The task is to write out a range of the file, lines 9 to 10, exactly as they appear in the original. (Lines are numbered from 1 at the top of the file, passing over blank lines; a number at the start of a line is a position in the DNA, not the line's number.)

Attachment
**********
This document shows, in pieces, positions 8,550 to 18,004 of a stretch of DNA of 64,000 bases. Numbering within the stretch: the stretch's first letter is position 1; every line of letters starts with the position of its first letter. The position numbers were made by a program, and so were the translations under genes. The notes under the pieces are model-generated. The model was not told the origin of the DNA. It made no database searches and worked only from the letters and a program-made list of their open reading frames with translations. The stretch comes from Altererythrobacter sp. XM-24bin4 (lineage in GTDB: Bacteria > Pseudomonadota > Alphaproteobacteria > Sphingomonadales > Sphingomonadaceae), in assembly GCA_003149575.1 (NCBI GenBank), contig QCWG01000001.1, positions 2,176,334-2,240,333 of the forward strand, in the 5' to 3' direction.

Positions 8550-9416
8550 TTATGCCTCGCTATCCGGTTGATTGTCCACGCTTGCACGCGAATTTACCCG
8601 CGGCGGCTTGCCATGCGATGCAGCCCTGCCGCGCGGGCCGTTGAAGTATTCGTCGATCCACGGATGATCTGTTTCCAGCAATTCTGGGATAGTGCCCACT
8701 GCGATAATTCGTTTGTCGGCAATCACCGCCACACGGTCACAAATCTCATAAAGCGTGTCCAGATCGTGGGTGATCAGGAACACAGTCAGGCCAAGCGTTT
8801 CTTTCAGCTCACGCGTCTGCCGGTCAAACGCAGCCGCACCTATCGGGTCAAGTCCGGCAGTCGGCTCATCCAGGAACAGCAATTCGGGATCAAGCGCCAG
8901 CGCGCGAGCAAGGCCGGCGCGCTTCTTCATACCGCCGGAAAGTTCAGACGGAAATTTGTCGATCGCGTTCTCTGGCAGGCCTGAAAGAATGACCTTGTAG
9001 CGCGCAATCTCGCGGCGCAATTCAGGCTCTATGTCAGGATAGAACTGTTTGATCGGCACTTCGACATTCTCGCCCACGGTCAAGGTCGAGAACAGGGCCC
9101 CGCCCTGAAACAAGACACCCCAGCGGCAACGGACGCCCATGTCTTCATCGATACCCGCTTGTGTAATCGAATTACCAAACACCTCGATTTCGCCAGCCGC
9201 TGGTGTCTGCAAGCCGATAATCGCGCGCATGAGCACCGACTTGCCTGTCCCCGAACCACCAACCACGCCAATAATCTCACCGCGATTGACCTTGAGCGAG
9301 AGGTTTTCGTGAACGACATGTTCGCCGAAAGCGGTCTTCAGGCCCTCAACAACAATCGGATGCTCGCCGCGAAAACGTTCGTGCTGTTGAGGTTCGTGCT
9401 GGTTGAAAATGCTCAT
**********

9101 CGCCCTGAAACAAGACACCCCAGCGGCAACGGACGCCCATGTCTTCATCGATACCCGCTTGTGTAATCGAATTACCAAACACCTCGATTTCGCCAGCCGC
9201 TGGTGTCTGCAAGCCGATAATCGCGCGCATGAGCACCGACTTGCCTGTCCCCGAACCACCAACCACGCCAATAATCTCACCGCGATTGACCTTGAGCGAG